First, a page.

If you are living in a home with a septic system you may be wondering if there is anything you need to know about the operation of your septic tank when there is no electrical power available, like in the case of a power outage.
So, does a septic tank need electricity? No, most septic tanks do not need electricity to operate as they are designed with a siphon to allow gravity and the slope of the system to move wastewater from the tank to the drainage field.
However, there are some types of systems that may include electrical components that do require electricity to operate. Continue to read this article to find out more about each of these types of septic systems and why electricity is important to some and not others.
How Does the Septic System Design Dictate a Need For Electricity?
Gravity-Based Septic System Siphon Design
Like we mentioned above, most septic systems are designed to allow gravity and the pitch of the system pipes to move the waste into the septic tank, and then out of the tank into the leach or drainage field.
You may think that this is a simple and archaic method of moving your wastewater through the system, I know I did when I compared it to other options, however, what you will quickly come to understand is that when it comes to septic tanks the simpler the design the more elegant it is.
Think about it this way, if your system is designed to use gravity to move the wastewater through the system, there is less chance of a mechanical part breaking and causing headaches as the parts wear out.
Also, last time I checked we don’t use our gravitational pull and start floating into space every time the power goes out. This means in this type of system, you don’t have to worry about electricity being on or off for your septic system to function properly.
Electrical-Based Septic Tank Pump Designed Systems
If your system is designed using a septic tank pump then it will need to have electricity to operate. That means in a power outage where power is cut off from your septic tank pump, you will need to watch water usage to make sure your septic tank doesn’t back up.
These electrical septic tank pump systems DO REQUIRE electricity as you may have imagined by the name.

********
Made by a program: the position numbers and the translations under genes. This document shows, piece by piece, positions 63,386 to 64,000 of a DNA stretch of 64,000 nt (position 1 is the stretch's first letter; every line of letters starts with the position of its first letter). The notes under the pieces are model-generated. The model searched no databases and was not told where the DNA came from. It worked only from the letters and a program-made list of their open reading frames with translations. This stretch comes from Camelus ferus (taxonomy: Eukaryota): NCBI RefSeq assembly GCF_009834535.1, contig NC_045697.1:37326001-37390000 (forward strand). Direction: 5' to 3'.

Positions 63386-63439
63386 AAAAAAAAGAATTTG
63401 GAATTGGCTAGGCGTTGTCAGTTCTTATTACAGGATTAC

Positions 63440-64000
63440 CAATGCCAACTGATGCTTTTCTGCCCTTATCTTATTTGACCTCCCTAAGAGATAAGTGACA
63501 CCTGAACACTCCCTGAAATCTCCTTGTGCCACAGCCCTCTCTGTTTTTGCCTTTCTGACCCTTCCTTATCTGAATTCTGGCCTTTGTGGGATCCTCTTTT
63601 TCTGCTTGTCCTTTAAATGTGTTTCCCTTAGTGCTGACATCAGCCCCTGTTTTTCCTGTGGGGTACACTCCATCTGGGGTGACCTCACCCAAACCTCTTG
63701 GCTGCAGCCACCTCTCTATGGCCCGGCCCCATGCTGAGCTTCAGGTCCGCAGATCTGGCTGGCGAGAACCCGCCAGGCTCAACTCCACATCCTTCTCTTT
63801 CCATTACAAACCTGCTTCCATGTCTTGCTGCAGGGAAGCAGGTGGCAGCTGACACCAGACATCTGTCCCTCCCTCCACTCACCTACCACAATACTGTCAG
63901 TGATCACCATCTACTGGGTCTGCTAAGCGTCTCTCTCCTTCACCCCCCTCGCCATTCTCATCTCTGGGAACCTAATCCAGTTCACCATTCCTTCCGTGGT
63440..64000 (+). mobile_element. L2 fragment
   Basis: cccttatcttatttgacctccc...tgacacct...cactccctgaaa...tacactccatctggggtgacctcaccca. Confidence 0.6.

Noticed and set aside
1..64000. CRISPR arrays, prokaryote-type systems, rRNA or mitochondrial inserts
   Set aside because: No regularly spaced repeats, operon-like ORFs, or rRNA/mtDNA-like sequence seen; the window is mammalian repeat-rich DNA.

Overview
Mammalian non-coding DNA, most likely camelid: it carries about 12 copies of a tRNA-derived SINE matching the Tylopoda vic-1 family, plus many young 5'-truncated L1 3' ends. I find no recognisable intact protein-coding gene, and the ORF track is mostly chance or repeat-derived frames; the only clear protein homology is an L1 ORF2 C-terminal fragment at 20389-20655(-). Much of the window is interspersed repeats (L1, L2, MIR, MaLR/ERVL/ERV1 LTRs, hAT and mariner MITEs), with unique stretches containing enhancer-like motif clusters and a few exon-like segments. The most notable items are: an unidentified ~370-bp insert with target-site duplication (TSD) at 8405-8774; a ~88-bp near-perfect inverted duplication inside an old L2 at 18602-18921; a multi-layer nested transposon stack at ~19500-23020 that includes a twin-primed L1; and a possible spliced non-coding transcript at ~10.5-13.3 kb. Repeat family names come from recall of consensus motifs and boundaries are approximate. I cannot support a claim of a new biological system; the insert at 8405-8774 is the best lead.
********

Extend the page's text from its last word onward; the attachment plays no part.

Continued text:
One of the reasons these electric-based systems require electricity is because they are built with an electrical pump that pumps the waste water from the septic tank to the drainage field.
What is a Septic Tank Pump?
What is a septic tank pump? A septic tank pump is an electrical submersible water pump that can either be installed in the final chamber of your septic tank, or in a separate pump sump after the septic tank. This pump typically operates with a float switch, and when the float reaches a certain level it kicks on the to pump wastewater out of the tank.
So unlike a septic tank system that works on gravity to move the processed wastewater out of the tank, in an electrical system, the pump is required to move the effluent (wastewater) out of the tank.
With these types of electrical septic systems, a loss of power can cause issues for you as it can cause your septic system to back up.
Why Does My Septic System Have a Pump?
Ok, so you might be asking yourself why does your septic system have a pump? A Septic System will have a pump if you need to pump the effluent (wastewater) from the septic tank up to a higher level.
This might be needed when your final effluent disposal location (aka. drainage or leach field) are located at a higher elevation than the septic tank outlet, meaning a gravity-based siphon system can’t be used to move the water from the septic tank to the leach field.
What Should You Do During a Power Outage if You have an Electrical-Based Septic System?
If you have a septic system that uses electrical components like a septic tank pump and you are faced with a power outage to the system, then here are a few things you can do to minimize problems.